Substack is a popular platform that allows writers to get paid for their work. In light of recent Twitter drama and the ongoing layoffs across the traditional media industry, many writers have turned to Substack to monetize their brilliant writing. But how many subscribers can you expect, and how much money could you earn?
Making money on Substack works similarly to how other subscription platforms, like Patreon, works: Your followers subscribe to your Substack for a monthly fee set by you, and you determine how many pieces you publish each month.
Your work on Substack can be sent directly to your followers via e-mail, or they can visit your Substack website to read your content. You will be able to give potential subscribers a preview of your work before they pay, and you can offer a mix of both free and paid content.
And while Substack tends to get a lot of attention for the writers it hosts, the platform also supports videos and podcasts. Video and audio content can be published exclusively for subscribers of your Substack. If you’re publishing podcasts through Substack, your subscribers will be given a unique RSS feed that they can pop into most podcast apps (one notable exception is Spotify, who doesn’t support custom RSS feeds yet).
Substack allows you to publish for free, but most people would naturally prefer having readers pay for their work. So let’s talk money.
How much money can I make on Substack?
Earning money on Substack is not as simple as creating an account and writing whatever pops in your head that day. Like with other crowdfunding platforms, if you wish to make money on Substack, you will need to have a pre-existing audience who already follows your work, and you’ll need to give them compelling content that they can’t find anywhere else.
This does not mean your 1,000 followers on Twitter will convert into 1,000 paying subscribers. To figure out how many of your followers will become a financial supporter, you need to ask yourself a few questions:
Of those social media followers, how many of them engage with your content (Using Twitter as an example: Reply to you, hit the heart on your tweets, retweet you)? Of those who engage, how many of them engage with you on a consistent basis? And then of those who consistently engage, how many of them enjoy your work so much that they’d be willing to pay for it?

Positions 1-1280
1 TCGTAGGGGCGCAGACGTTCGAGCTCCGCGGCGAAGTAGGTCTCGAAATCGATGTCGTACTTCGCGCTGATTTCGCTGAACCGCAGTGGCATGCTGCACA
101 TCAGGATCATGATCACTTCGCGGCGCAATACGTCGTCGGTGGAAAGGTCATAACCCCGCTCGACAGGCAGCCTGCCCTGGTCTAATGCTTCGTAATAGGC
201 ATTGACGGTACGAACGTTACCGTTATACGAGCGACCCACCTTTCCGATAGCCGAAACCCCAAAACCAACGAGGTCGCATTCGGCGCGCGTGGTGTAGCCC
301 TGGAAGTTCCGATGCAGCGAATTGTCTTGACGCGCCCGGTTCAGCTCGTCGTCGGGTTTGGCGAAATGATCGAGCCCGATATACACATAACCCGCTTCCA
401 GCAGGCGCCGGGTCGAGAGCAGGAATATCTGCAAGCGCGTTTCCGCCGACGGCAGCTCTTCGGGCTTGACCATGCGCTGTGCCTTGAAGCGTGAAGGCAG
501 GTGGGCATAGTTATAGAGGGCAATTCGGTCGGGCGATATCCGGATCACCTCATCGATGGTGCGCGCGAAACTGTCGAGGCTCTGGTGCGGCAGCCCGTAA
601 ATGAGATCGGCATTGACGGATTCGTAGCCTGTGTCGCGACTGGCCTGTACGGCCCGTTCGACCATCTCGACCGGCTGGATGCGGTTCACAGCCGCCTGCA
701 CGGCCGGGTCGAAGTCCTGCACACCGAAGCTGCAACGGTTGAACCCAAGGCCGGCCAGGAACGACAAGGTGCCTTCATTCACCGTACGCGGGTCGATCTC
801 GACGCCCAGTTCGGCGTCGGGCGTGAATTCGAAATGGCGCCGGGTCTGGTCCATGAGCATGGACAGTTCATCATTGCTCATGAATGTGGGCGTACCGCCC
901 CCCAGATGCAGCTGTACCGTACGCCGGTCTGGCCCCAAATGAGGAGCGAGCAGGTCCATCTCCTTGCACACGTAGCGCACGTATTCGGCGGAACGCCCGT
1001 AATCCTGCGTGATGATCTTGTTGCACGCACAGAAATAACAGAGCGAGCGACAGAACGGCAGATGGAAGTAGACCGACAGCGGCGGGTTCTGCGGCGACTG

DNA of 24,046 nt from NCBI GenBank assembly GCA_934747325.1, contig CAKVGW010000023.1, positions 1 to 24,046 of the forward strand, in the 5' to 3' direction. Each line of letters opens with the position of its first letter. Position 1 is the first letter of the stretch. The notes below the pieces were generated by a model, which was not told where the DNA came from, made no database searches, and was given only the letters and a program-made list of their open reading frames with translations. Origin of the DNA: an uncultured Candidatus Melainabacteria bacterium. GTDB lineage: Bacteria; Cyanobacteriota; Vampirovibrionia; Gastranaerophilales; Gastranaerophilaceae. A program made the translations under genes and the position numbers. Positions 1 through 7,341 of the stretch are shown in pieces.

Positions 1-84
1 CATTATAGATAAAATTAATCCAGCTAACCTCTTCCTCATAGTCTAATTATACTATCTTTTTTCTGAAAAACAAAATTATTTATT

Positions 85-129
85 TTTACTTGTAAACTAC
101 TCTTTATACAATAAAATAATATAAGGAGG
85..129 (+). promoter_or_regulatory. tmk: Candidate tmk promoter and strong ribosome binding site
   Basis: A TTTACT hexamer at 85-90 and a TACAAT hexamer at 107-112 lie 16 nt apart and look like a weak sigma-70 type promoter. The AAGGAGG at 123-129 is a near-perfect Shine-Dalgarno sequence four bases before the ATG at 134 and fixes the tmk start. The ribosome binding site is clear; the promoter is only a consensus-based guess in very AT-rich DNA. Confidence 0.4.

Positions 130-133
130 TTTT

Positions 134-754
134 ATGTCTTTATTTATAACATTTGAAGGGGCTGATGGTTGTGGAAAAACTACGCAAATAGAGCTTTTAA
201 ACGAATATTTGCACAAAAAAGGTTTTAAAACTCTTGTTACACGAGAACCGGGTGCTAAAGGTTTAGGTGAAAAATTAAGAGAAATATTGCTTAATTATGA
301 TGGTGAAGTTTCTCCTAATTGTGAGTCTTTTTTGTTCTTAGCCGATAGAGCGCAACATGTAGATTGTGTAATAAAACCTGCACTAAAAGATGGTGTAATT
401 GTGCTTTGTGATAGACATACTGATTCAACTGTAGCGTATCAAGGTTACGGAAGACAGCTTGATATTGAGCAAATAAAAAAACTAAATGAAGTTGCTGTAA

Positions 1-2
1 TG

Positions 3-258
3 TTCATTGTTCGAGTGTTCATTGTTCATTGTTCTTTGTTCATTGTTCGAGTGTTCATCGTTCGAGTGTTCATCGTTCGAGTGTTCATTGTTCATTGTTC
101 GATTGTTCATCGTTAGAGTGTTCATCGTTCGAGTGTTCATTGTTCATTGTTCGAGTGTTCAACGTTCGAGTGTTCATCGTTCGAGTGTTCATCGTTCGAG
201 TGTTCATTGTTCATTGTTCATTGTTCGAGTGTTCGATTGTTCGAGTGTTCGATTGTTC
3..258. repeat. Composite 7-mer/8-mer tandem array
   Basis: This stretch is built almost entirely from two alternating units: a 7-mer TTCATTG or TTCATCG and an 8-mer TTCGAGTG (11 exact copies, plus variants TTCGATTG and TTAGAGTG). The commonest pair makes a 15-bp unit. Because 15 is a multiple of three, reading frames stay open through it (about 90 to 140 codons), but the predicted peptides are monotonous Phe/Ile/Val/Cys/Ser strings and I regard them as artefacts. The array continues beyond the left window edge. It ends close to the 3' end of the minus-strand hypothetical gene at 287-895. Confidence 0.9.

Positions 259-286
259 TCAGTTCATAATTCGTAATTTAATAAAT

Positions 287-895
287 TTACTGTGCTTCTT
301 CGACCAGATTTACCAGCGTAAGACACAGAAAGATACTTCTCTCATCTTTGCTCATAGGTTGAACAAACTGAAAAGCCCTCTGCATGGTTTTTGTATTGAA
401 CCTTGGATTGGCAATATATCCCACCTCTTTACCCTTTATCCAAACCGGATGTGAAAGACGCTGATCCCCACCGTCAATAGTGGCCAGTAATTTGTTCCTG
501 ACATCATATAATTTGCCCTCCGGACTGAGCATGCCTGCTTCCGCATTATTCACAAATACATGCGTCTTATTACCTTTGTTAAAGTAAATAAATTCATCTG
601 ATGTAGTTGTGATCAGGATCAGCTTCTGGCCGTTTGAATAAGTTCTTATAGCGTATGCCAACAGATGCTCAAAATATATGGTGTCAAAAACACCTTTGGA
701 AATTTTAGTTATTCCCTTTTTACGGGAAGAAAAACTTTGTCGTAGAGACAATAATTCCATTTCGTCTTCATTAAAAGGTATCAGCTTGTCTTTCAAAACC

Creating an engaged audience like this takes time. You can start by creating compelling, thought-provoking content that the reader cannot get anywhere else. Unless you’re getting paid to write this content somewhere else, you will probably have to offer this content for free for a while in order to build up a base of people who trust you.
The typical creator with an established following can expect that 5-10% of their existing audience will become paid subscribers at a place like Substack. That 5-10% is your engaged audience who loves your work, wants more of it, is willing and able to pay, and wants to support you. Of course, this statistic will vary depending on who you are: Major names in certain fields will be able to convert more of their audience than others.
It also depends on how often you engage with your audience, and how long you’ve had that audience. For example, if you are regularly posting on Twitter and you’re seeing high engagement there, there’s a good chance that audience trusts you and will be willing to support you on Substack.
Let’s run through a hypothetical scenario: Let’s say you estimate you have 1,000 engaged people in your audience (people who hang on to your every word and interact with your content on a daily or weekly basis). You also have a 5+ year relationship with these people — they’ve come to know, love, and trust you. If you launch a Substack with more content that appeals to them, and your Substack is priced at $5/month, I would expect you’d be making about $400 per month if you converted 8% of your engaged audience.
Growing Takes Time
Patience will be required to launch and grow your Substack newsletter. Hook people with compelling free content on your pre-existing platforms and your Substack, and build that relationship with your audience. It’s only after your audience trusts you that they will want to financially support you.
On a related note, I wouldn’t count on Substack to be a place for people to discover you. When you visit a place like YouTube, the first thing you notice is that the home page is all about discovering videos you haven’t seen. People visit YouTube.com with the intent of watching something new and interesting, and YouTube’s algorithm’s try to provide that to the visitor. On the other hand, looking at the homepages of Substack and Patreon, there’s less focus on discovery and more focus on signing up creators to publish on their platforms.
Keep this in mind if you’re publishing content on Substack and you’re receiving low view counts. While Substack does offer writers the option to include a recommendation widget on their blog posts to help other writers be discovered, this is merely an optional feature. That said, Substack does claim on their home page that “more than 40% of all new free subscriptions and around 10% of paid subscriptions to Substacks come from within our network,” so these widgets do appear to be effective.
Read more on when’s the right time to launch a crowdfunding platform in my blog post from last year when I was answering a popular question I receive about Patreon.